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Wednesday, Oct. 12, 2011

'The Search for the Last Queen of Egypt' Comes to Milwaukee

Public Museum hosts National Geographic Society's 'Cleopatra' exhibition

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The names of ancient monarchs are mostly dead letters in old books. They are powerless and forgotten. One exception is Alexander the Great, the young Greek firebrand who conquered Egypt, Persia and the Near East. Another is a woman who descended from one of his generals, Cleopatra. Alexander remains great, but somehow Cleopatra's legend has only grown larger over time.

On Oct. 14, the Milwaukee Public Museum opens "Cleopatra: The Search for the Last Queen of Egypt," an exhibition featuring nearly 150 artifacts, many of which were recently discovered. Milwaukee is one of only four cities in the United States chosen to host the National Geographic Society exhibit, and winning the contract was a victory for our city. According to Ellen Censky, the museum's senior vice president and academic dean, Milwaukee beat Chicago for the privilege of receiving "Cleopatra."

"We are in a much stronger position," she said, referring to such recent blockbuster exhibits at the Milwaukee Public Museum as "Mummies of the World," "Titanic" and "Dead Sea Scrolls and the Bible." "Milwaukee is not considered a first-tier market like Chicago, but we proved we can bring in a bigger share of Milwaukee's population than the Field Museum could do with the population of Chicago."

The "Cleopatra" exhibition was delivered to Milwaukee last month in three big trucks, but the setup was more complicated than clearing the loading dock and unpacking the crates. Two colossal statues depicting a king and queen, each weighing more than 5 tons and towering nearly 17 feet over onlookers, are the centerpieces of the exhibit. Before the contract was signed, the museum conducted engineering studies to determine where to place those looming images of Cleopatra's ancestors.

"They were discovered underwater in the bay of Alexandria," Censky said. Like many of the exhibit's artifacts, they were uncovered in the 1990s by French underwater explorer Franck Goddio. While searching for a shipwreck, he found a lost city from Cleopatra's time.

Once the pieces of the statues were brought to land, they were bolted together by a steel spine. The Swiss engineer responsible for assembling the stonework flew to Milwaukee to supervise the uncoupling and reassembling of the pieces after they were hoisted into the second-floor exhibition hall. Holes were drilled into the museum's floor to accommodate the gantry chains, and a fragile display of Chinese pottery had to be packed away for fear of damage from the drilling. "It's a complicated load-in," Censky said with calm understatement.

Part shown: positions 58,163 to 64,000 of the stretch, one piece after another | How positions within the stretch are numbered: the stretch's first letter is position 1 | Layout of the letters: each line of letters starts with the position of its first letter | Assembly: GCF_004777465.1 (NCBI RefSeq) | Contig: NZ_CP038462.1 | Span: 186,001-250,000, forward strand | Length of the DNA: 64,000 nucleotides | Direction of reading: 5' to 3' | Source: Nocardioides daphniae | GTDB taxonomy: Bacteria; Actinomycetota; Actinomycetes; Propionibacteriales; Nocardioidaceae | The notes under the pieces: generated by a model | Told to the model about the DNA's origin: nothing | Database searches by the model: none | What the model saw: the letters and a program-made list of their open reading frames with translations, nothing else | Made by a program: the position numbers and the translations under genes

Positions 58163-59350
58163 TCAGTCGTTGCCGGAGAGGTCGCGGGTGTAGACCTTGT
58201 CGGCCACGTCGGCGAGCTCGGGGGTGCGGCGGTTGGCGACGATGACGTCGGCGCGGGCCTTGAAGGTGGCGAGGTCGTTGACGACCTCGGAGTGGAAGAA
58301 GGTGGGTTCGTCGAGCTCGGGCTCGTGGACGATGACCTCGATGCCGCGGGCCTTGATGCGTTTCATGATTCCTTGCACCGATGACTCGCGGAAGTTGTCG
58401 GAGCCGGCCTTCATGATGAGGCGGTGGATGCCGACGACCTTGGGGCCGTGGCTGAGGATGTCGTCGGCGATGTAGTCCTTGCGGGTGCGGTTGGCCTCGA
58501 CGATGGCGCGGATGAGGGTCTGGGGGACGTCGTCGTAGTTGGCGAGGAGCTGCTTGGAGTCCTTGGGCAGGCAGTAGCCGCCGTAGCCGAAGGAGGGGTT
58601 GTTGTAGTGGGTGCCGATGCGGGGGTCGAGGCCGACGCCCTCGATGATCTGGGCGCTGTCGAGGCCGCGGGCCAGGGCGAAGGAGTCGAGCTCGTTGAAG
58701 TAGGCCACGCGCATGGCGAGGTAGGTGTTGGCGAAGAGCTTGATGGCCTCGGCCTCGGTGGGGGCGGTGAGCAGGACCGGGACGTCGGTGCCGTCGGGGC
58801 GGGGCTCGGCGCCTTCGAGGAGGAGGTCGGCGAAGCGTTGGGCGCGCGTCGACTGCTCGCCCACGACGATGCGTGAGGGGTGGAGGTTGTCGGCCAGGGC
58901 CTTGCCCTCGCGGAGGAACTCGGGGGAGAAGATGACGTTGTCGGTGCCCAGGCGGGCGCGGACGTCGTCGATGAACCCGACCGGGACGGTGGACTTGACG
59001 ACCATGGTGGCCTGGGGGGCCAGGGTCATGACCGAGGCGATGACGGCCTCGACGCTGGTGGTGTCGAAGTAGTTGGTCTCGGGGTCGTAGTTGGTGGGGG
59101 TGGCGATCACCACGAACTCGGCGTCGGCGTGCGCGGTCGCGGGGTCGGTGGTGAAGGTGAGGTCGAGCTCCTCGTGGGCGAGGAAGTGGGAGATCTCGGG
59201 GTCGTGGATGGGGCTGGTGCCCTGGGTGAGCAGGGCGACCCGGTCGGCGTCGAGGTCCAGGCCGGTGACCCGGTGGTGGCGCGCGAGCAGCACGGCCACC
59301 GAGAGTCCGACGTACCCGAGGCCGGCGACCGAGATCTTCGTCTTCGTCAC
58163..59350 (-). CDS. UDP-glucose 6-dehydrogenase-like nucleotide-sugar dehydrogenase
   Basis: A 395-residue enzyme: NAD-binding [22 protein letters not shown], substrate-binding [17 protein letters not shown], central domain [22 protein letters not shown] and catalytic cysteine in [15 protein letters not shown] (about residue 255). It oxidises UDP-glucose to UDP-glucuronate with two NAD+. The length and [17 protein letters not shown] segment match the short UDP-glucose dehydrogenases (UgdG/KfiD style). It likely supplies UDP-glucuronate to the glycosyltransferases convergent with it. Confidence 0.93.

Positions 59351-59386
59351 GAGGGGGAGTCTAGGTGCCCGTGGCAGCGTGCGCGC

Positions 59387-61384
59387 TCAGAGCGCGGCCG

Walking With Cleopatra

Visitors entering the exhibit will view a short documentary on Cleopatra. Afterward, the screen will rise to reveal the massive statues. Once past the statues, museumgoers will cross a glass platform with objects underneath, simulating the sea and the ocean floor where Goddio discovered the cups and coins, jewelry and jugs of everyday life in Cleopatra's time. The exhibit also draws from the excavations of Zahi Hawass, Egypt's former minister of antiquities, whose search for the tomb of Cleopatra and her Roman lover, Mark Antony, didn't turn up the bodies but did unearth relics that reference the last queen of ancient Egypt. In an entertaining twist, the audio tour walking visitors through the queen's world is in the voice of Cleopatra.

The final component of the exhibit looks at Cleopatra's afterlife through her depiction in art, literature and film. Her enemy, the Roman leader Octavian (better known by the name he later adopted, Caesar Augustus), ordered all images of the queen effaced and set out to blacken her reputation. As a result, we don't have a clear picture of Cleopatra's face. But the campaign to diminish her only backfired. She would appear more heroic (and interesting) to future generations than Caesar himself. Cleopatra was well educated and spoke many languages; she was ruthless and power hungry, as were her opponents in a struggle whose result was the rise of the Roman Empire and the fall of Egypt. Through Octavian's efforts to demean her grew the intriguing legend of Cleopatra the seductress, Antony as her lovesick victim and their decision to commit suicide in the face of defeat in 30 BCE. When William Shakespeare adapted her story from the account of Roman authors of her time, the immortality of her name was assured.

"She became queen at 17. She killed her brother. She built up her kingdom. She became the most powerful woman of the world at her time and formed alliances with very powerful men," Censky said, ticking off several reasons for the endurance of Cleopatra's story. After more than 2,000 years, her name is not forgotten and her legend hasn't lost its power over the imagination.

"Cleopatra: The Search for the Last Queen of Egypt" runs Oct. 14-April 29 at the Milwaukee Public Museum. To purchase tickets, call (414) 223-4676 or visit www.mpm.edu.

David Luhrssen taught history at MATC and is the
Shepherd Express' A&E editor.